Up until the 1950 it is nearly always to trading vessels that the lifeboats go out but after that date we seem to get more yachts until now where it seems to be half and half.
In 1955 the Abdy Beauclerk was on a normal exercise and had been recovered up the beach when a securing chain parted and off she set seawards with nobody on board. A 16 year old John Sharman managed to scramble aboard and eventually the boat was recovered by the second lifeboat. In 1959 The Abdy Beauclerk was withdrawn from service and replaced by the Alfred and Patience Gottwald with 2 x Gardner diesel engines and a top speed of 8.5 Kts – cost a little more than the Beauclerk at £6,384 at £30,000 In 1977 an inflatable lifeboat was also stationed at Aldeburgh, on 17th August whilst the crew were still under training a flare was seen south of the look-out; the Alfred & Patience Gottwald was launched but failed to get to sea and broached and despite the conditions being too severe for the infallible John Marjoram and Douglas Cook anaged to launch into the breaking surf and get to the Spreety where they rescued the young son and stayed with the yacht until the Harwich was due to arrive, however the coxswain of the Gottwald saw a chance in the break in the seas and managed to ram the engines full astern and got the boat off the beach then the two boats took the casualty into the river Alde.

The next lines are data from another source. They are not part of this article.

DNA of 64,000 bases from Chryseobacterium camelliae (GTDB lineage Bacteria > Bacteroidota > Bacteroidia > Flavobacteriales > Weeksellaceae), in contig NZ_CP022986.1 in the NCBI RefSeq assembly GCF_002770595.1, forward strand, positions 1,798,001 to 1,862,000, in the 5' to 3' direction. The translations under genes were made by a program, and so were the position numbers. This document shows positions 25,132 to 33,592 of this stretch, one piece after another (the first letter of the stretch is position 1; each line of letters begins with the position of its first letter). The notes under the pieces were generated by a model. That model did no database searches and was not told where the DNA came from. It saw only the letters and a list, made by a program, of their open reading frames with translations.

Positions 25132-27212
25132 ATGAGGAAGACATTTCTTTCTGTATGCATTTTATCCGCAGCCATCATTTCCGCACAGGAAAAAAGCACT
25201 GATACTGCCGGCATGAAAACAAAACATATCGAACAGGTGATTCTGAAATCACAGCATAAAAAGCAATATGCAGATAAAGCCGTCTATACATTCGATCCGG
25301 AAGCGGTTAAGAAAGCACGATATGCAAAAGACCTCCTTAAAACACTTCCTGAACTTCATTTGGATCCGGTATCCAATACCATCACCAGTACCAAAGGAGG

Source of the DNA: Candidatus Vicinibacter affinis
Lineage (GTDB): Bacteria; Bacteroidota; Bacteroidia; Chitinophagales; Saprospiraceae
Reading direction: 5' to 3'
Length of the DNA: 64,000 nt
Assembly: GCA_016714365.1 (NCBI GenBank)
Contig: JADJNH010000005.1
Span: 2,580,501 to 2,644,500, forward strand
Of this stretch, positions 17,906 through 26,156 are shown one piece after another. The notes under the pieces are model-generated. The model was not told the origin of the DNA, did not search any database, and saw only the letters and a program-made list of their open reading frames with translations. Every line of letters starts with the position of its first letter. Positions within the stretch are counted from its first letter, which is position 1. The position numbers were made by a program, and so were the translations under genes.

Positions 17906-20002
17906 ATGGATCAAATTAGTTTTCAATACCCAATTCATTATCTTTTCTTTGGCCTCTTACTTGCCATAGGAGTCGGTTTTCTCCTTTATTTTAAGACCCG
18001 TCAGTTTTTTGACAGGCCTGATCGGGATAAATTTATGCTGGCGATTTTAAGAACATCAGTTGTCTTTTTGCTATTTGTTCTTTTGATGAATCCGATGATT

1979 the Alfred and Patience Gottwald was retired and several boats stood in whilst a new boat was built with money entirely raised in Aldeburgh the resultant 37ft Rother Class with 2 x 52hp diesel engines was, at last, self righting but with a speed of only 8 knots – she was the last of the old double ender boats and cost £246,000. Since nearly all the money was raised in Aldeburgh she was named after our most famous coxswain James Cable. She carried a crew of 6 – all standing bar the radio/radar operator. She was on station in June 1982.


Only eight years later the RNLI was determined to phase out all “slow” lifeboats and trails were held at Aldeburgh with a new Mersey class, these proved to be successful and in 12th May 1993 the James Cable was launched for the last time from the beach and went to the river whilst the old shed, and slipway were demolished ready for the Freddie Cooper Mersey that arrived in November 1993 to carry on the tradition of lifeboats at Aldeburgh.

The ALDEBURGH Mersey – all RNLI lifeboats are called after rivers or estuaries – lifeboat arrived at Aldeburgh in November 1993 to replace the old slip launched Rother lifeboat the James Cable.